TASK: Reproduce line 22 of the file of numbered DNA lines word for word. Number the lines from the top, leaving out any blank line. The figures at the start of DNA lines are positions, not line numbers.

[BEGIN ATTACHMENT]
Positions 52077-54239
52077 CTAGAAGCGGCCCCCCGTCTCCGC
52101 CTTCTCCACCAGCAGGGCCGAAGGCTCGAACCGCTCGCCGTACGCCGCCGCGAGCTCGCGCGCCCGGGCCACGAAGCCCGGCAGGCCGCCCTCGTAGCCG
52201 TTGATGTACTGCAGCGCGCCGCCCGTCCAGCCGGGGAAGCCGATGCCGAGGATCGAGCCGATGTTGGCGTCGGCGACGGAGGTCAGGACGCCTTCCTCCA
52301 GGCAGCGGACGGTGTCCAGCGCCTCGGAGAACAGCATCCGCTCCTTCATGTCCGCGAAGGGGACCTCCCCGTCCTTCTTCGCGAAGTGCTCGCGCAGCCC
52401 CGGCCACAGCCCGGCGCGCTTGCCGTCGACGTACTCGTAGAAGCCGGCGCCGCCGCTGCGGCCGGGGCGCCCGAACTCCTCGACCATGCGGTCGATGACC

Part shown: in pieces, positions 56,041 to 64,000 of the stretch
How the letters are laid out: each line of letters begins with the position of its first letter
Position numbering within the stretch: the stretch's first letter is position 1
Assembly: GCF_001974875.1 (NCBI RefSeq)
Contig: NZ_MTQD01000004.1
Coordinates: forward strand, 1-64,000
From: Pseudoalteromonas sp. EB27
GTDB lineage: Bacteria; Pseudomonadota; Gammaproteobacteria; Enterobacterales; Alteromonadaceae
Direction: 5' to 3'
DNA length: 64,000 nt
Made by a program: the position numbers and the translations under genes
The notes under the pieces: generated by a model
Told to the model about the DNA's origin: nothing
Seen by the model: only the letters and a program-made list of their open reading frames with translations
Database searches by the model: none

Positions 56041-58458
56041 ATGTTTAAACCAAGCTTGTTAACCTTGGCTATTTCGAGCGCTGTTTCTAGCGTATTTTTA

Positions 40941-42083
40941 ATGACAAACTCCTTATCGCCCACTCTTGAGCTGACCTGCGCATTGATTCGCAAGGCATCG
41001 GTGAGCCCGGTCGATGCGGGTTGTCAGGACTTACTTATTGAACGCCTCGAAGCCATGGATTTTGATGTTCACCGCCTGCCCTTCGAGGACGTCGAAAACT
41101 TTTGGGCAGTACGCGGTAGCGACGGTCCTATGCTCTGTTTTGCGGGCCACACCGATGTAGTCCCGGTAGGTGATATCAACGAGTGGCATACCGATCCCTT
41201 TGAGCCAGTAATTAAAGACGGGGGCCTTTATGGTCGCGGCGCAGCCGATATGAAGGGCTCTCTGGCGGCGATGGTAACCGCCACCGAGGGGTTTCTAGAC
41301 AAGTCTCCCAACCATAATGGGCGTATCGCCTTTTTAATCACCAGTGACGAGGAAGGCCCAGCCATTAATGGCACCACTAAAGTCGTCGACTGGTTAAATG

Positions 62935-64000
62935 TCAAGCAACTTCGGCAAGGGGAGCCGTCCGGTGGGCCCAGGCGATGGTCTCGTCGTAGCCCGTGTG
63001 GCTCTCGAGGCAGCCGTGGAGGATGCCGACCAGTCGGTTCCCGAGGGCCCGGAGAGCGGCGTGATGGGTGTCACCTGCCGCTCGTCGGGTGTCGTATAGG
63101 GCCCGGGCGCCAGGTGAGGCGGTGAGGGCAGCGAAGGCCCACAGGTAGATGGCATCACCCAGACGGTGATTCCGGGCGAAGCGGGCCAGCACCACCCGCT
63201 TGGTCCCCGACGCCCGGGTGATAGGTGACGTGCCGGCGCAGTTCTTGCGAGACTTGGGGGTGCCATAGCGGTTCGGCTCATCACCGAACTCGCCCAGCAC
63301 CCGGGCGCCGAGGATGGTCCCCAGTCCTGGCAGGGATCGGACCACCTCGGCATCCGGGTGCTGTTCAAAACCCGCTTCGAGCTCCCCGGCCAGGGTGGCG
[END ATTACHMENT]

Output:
Positions 56041-58458